We have just received word that an Egyptian member of parliament — along with 14 other members — has just proposed a new anti-gay law in the African nation. We’ve been told the language of the homophobic Egyptian law itself is rather derogatory as well, labeling gays and lesbians as “perverts” in Arabic.
One month ago, on Sept. 25 in Cairo, seven people were arrested for raising a rainbow flag at a concert by the Lebanese group Mashrou’ Leila (the lead singer of which is openly gay). The people detained were charged with “promoting sexual deviancy” after being caught on camera with the flag. Since then many more have been arrested as part of an Egyptian crackdown on gay and transgender people.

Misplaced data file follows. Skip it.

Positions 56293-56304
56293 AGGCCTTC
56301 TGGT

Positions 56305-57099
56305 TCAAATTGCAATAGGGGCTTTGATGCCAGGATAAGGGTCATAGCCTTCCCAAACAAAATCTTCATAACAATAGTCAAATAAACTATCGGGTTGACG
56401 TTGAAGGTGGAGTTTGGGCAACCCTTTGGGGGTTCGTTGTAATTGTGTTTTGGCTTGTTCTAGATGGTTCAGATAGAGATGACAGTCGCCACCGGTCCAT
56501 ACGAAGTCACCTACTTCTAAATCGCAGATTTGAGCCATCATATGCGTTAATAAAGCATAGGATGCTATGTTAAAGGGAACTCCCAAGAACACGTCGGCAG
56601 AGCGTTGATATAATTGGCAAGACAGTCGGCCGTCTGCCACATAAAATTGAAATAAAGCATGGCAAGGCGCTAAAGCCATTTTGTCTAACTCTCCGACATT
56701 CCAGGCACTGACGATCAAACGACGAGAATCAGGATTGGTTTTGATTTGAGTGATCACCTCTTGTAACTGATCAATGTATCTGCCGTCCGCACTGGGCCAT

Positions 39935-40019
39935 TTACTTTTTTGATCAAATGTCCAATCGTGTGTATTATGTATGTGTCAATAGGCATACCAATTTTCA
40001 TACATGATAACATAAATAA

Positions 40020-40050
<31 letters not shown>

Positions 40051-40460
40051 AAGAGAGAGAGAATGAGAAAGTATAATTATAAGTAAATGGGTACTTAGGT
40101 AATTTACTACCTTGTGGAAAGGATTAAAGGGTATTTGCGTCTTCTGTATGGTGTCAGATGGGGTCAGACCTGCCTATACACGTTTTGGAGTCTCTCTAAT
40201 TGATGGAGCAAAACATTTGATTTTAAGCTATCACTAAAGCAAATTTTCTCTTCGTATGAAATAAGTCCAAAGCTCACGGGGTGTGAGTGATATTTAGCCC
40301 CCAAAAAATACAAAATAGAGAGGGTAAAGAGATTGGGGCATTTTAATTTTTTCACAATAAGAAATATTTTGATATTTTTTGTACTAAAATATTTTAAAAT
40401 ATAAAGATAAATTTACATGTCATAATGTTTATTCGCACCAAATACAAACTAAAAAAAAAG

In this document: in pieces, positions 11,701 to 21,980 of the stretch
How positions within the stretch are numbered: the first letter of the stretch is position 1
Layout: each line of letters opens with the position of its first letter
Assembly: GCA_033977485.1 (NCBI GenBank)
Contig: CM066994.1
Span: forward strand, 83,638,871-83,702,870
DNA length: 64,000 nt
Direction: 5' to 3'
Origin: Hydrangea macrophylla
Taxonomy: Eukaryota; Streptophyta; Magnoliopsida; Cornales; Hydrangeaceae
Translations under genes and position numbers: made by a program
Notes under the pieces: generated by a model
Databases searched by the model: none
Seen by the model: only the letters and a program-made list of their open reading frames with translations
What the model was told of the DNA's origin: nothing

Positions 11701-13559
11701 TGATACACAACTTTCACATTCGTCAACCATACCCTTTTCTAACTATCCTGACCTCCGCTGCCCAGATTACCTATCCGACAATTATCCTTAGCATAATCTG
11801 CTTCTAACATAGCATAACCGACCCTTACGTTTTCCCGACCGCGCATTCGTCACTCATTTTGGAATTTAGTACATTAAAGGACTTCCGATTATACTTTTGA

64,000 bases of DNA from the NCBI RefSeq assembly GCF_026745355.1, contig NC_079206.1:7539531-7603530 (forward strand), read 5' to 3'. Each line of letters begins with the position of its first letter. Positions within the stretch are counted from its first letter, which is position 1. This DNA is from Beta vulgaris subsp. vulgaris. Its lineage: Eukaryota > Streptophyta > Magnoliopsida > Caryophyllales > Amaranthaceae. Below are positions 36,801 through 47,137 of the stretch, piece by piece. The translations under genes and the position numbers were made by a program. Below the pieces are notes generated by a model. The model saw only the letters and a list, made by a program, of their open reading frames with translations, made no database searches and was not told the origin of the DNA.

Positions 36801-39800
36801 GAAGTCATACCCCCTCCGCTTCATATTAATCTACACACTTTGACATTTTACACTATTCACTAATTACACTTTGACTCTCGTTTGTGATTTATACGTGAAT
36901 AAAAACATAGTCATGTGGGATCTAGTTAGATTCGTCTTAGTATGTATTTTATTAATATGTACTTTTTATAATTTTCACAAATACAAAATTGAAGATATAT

Currently, homosexuality isn’t illegal by name in Egypt, though it’s still common for gays to be arrested and charged with vague crimes like “debauchery,” “immorality” and “blasphemy.”
Tourism is of course a significant source of revenue for Egypt, crucial to the nation’s economy. About 12% of Egypt’s workforce serves approximately 14.7 million visitors, and provides revenue of nearly $12.5 billion. As one government reported, Egypt may now face travel warnings specific to LGBT tourism.
See full story here, including the text of the proposed law.